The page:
Lavabit founder: 'My own tax dollars are being used to spy on me' | theguardian.com
Jared Sperli stashed this in security
Stashed in: Privacy does not exist.
The Obama administration has created a surveillance state on a scale not seen since senator Joe McCarthy's infamous 1950s crackdown on suspected communists, according to the tech executive caught up in crossfire between the NSA and whistleblower Edward Snowden.
"We are entering a time of state-sponsored intrusion into our privacy that we haven't seen since the McCarthy era. And it's on a much broader scale," Ladar Levison, founder of Lavabit, told the Guardian. The emailservice was used by Snowden and is now at the center of a potentially historic legal battle over privacy rights in the digital age.
Levison closed down his service this month, posting a message about a government investigation that would force him to "become complicit in crimes against the American people" were he to stay in business. The 32-year-old is now stuck in a Kafkaesque universe where he is not allowed to talk about what is going on, nor is he allowed to talk about what he's not allowed to talk about without facing charges of contempt of court.
It appears that Levison – who would not confirm this – has received a national security letter (NSL), a legal attempt to force him to hand over any and all data his company has so that the US authorities can track Snowden and anyone he communicated with. The fact that he closed the service rather than comply may well have opened him up to other legal challenges – about which he also can not comment.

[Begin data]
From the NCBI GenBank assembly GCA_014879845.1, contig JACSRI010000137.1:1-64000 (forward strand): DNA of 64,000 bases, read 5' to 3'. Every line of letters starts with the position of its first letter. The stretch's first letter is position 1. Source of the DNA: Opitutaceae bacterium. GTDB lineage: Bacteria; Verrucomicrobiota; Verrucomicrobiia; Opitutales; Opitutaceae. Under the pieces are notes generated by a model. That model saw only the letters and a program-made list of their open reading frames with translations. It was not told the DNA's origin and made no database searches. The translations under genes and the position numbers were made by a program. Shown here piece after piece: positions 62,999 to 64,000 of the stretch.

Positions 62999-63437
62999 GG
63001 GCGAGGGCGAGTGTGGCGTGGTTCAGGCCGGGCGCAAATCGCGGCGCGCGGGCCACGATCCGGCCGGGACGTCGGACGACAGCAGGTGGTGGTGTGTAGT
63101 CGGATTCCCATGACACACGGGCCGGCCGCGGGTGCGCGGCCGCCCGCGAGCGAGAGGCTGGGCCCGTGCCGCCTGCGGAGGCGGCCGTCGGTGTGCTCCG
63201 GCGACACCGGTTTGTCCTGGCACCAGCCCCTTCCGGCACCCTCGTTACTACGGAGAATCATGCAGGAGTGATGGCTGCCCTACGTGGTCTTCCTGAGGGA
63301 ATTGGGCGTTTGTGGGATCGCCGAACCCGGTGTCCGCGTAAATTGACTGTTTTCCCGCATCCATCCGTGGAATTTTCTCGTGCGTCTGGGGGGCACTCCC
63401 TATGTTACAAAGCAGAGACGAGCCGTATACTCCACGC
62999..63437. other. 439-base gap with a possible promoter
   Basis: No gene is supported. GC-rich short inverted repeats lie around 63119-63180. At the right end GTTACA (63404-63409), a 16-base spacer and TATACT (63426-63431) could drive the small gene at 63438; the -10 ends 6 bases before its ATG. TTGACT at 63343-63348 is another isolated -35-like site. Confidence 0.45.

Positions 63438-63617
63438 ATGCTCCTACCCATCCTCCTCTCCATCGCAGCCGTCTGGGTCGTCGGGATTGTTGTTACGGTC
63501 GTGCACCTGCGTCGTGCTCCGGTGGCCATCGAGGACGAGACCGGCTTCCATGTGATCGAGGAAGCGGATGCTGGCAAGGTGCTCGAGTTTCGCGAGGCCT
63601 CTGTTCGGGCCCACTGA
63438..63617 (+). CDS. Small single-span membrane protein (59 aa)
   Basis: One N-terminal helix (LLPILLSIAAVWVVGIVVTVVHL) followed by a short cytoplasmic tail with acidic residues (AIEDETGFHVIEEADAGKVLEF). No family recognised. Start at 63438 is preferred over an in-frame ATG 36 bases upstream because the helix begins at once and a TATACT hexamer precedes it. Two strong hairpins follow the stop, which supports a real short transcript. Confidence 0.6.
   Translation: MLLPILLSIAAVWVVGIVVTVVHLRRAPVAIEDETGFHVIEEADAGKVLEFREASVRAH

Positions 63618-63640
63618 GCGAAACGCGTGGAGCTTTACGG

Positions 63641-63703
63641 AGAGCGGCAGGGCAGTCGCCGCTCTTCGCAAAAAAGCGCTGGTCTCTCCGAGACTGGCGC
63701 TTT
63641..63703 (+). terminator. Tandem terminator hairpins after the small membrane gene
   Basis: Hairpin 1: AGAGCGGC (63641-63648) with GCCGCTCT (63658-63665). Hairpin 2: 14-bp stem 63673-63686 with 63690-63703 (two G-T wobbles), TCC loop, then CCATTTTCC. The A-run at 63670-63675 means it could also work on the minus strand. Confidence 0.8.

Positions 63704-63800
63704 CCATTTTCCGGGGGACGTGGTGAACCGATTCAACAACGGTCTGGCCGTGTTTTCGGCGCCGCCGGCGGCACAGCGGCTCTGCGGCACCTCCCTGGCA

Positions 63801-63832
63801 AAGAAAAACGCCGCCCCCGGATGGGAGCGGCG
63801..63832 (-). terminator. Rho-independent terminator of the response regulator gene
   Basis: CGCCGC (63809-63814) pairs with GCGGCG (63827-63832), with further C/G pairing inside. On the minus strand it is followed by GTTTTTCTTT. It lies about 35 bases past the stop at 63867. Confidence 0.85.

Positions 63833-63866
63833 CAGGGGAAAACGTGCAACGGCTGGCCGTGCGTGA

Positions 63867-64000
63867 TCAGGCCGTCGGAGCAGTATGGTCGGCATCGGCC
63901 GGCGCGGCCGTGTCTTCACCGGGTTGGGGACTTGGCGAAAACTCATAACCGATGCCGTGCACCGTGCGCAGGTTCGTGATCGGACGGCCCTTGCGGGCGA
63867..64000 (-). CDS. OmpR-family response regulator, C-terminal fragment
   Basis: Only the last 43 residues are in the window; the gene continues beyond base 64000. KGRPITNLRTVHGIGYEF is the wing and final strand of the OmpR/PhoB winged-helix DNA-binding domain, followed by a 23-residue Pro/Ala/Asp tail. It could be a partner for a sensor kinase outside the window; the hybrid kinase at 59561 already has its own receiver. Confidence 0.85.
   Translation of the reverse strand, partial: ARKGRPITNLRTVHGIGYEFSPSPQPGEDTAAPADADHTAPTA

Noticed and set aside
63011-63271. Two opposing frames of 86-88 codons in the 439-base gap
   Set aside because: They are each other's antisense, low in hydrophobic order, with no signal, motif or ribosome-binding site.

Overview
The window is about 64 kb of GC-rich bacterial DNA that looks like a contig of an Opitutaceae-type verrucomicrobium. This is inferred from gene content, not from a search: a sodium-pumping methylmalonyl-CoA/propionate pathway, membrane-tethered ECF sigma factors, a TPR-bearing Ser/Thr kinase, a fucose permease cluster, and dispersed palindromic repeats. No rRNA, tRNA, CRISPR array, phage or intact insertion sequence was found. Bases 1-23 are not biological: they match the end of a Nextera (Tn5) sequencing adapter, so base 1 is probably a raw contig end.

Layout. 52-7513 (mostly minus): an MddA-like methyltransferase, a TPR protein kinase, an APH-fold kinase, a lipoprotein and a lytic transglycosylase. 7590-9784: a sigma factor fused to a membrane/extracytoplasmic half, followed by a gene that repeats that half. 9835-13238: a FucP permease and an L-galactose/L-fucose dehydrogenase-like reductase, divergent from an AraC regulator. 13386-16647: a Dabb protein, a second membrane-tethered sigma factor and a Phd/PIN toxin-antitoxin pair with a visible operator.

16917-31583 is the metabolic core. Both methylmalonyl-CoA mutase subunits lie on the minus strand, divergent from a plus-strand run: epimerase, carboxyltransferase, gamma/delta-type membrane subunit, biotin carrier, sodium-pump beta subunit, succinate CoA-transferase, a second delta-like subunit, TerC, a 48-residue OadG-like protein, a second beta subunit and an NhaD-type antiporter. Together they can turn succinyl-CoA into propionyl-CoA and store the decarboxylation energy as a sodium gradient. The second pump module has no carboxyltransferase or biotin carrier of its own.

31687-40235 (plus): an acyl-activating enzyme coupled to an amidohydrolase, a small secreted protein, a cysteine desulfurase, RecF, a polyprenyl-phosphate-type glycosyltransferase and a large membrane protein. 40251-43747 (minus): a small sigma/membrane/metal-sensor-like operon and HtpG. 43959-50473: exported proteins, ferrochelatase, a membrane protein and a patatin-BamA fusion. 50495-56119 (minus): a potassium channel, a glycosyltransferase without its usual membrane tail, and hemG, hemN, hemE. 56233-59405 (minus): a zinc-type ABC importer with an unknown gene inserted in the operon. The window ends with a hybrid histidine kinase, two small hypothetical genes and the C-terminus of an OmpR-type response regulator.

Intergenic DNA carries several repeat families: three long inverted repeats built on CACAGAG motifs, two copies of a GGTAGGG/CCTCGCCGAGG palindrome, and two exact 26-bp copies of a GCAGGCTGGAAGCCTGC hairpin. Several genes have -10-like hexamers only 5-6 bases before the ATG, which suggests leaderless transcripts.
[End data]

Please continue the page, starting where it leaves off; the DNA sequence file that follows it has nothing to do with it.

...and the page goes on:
What he will say is that he is locked in a legal battle he hopes one day will finally make it clear what the US government can and can not legally demand from companies. "The information technology sector of our country deserves a legislative mandate that will allow us to provide private and secure services so our customers, both here and abroad, don't feel they are being used as listening posts for an American surveillance network," he says.
And in the meantime what he will not do is stay silent – within legal limits. "I will stand on my soapbox and shout and shout as loudly as I can for as long as people will listen. My biggest fear is that the sacrifice of my business will have been in vain. My greatest hope is that same sacrifice will result in a positive change," he says, words that closely echo Snowden's own feelings about becoming a whistleblower.
Obama's trying to get Congress to undo the Patriot Act by abusing the power they gave him, right?
This is reverse psychology because that's the only way to get the Congress to do anything -- they can only do things in reaction to him, it seems.